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This page provides a guide for anyone to test new DSpace 7 features/bug fixes in open GitHub Pull Requests.  No prior experience or technical knowledge (beyond basic command-line) is necessary.  All steps are provided below.


Why test DSpace Pull Requests?

One of the larger challenges to fixing a bug or improving/adding a new feature is end user testing. This activity is often reliant on other developers, but can be helped along by those in non-technical roles.  As a general policy, DSpace Committers require at least two reviewers/testers (from different institutions) for every Pull Request.  While this policy helps ensure all new code is stable, it can result in an accidental "bottle-neck" or roadblock if a secondary reviewer/tester cannot be located quickly.

While we do require automated tests for every new Pull Request, automated tests are not always able to accurately replicate normal user behavior.

Therefore, when more people are able to get involved in testing new code, the result is more stable & bug-free code.  Additionally, it increases the speed at which new code can be accepted – allowing us to get more features/fixes in each release of the software.

Getting Started

Required Software

In order to get started with testing DSpace Pull Requests (PRs), you need the following setup on your machine.

  1. You need a GitHub login.  This lets you add a comment to any PR you test, letting developers know if you found problems or if all your tests were successful.
  2. Install GitHub CLI.  This makes it easier to "checkout" (i.e. download) the PR code so you can test it.
  3. Install Docker Desktop. This is the easiest way to get a DSpace backend installed locally for testing new (frontend or backend) PRs.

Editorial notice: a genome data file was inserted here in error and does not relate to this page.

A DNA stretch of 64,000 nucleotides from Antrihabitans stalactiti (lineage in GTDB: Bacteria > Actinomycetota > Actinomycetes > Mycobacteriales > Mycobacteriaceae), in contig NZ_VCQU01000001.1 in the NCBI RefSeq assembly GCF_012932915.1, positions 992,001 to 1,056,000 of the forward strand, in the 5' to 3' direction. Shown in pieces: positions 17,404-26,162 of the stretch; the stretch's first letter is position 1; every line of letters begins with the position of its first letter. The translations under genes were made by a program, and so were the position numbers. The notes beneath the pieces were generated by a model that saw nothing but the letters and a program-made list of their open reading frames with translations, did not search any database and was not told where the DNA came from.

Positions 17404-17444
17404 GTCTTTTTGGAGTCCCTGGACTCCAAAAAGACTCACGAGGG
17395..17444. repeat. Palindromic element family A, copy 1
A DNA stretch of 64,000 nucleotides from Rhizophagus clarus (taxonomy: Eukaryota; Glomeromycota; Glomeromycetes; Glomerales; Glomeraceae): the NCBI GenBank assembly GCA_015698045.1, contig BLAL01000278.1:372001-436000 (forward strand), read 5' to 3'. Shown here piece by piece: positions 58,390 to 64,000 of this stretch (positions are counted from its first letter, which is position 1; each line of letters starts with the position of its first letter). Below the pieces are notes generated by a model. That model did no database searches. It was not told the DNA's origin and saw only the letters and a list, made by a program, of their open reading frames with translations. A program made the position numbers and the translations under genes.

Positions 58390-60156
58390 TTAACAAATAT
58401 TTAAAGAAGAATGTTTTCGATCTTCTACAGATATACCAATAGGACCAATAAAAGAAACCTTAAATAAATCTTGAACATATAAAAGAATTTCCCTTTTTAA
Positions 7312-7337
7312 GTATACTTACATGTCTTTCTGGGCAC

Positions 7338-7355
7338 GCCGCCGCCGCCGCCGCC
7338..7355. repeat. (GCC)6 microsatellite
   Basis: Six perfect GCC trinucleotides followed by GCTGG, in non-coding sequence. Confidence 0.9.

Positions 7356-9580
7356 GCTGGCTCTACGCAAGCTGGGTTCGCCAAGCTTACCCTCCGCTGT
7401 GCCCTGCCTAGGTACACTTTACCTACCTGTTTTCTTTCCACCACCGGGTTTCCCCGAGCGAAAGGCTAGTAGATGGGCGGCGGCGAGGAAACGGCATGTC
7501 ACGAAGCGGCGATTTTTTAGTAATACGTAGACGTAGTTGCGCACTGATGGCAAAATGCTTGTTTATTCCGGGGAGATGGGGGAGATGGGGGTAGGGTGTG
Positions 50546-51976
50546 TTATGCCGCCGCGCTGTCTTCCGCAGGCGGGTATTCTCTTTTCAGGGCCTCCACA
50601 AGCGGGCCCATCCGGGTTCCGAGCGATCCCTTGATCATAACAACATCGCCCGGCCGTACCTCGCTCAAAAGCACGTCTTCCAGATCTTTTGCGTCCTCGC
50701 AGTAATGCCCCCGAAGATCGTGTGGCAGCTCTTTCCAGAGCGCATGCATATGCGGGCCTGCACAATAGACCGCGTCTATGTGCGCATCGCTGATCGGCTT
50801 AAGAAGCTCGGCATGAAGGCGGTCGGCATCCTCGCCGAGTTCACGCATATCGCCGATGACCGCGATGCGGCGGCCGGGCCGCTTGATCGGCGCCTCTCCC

1. NOTE: Docker recently changed their service agreement, but Docker remains free for personal use or non-commercial open source projects like DSpace.
    2. NOTE for Windows 10: Docker Desktop can sometimes become a bit "memory hungry" when it is running.  It's best to either disable the "Start Docker Desktop when you log in" setting (so that you only run it when needed).  Or, if you are using the default WSL2 backend, you can create a ".wslconfig" file in your user directory and limit the amount of memory you let Docker use (at least 4-6GB is recommended if you can spare it):

      .wslconfig
      [wsl2]
      memory=6GB

Installing the Backend (on Docker)

If this is your first time using GitHub CLI (gh), you likely will need to authenticate with it using your GitHub.com login.

gh auth login


  1. First, clone the backend codebase using GitHub CLI (gh).  This downloads all the code from https://github.com/DSpace/DSpace into a local directory named "DSpace". 

    # Run from command-line where ever you want the "DSpace" directory of code to be created.
    gh repo clone DSpace/DSpace
    
    # Once downloaded, change into that directory
    cd DSpace